Hilary of Poitiers cites John 5:17-19 to show that the works of the Father are often executed by the Son. Hilary argued that because the Son has the power to do the same things as the Father, he must have the same nature.

The Word existed from before creation with the Father

Contrary to Photinus’ teaching, the Father and the Son co-existed in complete equality from eternity past, and it was the second, eternally-existing person of the Trinity who took on flesh and became incarnate in Jesus Christ, the Son of God.

 

Contemporary Relevance: Jesus Is Fully God

The error of Photinus is important for several reasons. If the Son did not exist eternally with God the Father, then he cannot be fully and completely God. If the Son is merely a man chosen by God to be his son, then Jesus cannot be fully God and fully man.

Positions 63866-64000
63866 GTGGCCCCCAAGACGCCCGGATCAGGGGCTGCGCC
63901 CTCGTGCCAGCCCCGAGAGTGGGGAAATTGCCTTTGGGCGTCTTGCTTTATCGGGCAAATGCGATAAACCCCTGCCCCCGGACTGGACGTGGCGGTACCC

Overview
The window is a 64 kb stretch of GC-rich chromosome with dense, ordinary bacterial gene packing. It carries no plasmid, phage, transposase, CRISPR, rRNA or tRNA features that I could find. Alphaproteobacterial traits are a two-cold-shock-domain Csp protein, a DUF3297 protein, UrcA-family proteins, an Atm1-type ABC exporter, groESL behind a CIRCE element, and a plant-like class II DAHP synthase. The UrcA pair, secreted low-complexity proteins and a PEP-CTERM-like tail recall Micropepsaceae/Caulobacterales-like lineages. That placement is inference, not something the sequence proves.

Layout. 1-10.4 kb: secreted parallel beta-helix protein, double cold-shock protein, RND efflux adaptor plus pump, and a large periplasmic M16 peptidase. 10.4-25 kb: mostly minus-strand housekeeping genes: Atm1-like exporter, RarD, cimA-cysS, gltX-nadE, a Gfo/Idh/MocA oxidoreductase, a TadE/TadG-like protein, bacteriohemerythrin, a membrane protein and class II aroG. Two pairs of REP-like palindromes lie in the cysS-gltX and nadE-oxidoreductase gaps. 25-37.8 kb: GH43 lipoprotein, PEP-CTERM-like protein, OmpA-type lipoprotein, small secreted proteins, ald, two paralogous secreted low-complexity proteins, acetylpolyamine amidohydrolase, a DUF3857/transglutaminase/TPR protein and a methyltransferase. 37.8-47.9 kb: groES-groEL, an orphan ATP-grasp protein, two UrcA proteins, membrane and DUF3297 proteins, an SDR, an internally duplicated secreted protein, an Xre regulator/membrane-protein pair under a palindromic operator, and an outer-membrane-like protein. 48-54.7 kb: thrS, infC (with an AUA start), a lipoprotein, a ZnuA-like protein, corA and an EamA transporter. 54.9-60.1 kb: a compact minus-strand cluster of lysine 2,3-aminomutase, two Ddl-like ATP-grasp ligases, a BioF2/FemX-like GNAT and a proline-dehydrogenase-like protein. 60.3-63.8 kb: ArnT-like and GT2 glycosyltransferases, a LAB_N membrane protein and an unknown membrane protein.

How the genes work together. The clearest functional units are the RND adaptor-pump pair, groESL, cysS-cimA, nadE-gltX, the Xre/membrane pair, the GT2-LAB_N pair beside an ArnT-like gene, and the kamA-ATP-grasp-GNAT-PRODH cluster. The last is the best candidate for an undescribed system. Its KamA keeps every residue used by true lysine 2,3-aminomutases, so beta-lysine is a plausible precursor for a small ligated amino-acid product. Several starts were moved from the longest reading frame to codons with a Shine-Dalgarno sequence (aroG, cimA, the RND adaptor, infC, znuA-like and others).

This error would obliterate the doctrine of the atonement. The reason that Christ can satisfy the wrath of God is that he is fully God, and the reason that he can represent humanity is that he is fully man. Without the doctrine of the pre-existence of the Son, Jesus is merely a man who lived a good life as a spiritual teacher here on earth but can in no way be the savior of the world.

 

The Connection Between Halloween & Reformation Day

The Connection Between Halloween & Reformation Day

Why did Martin Luther nail his famous 95 Theses to the Wittenberg church door on October 31, 1517? He was confronting two religious observances that promoted false saintliness and exploited people’s fear of judgment and purgatory. There’s a curious connection between Halloween and Reformation Day, and it’s more than just proximity on the calendar.

Halloween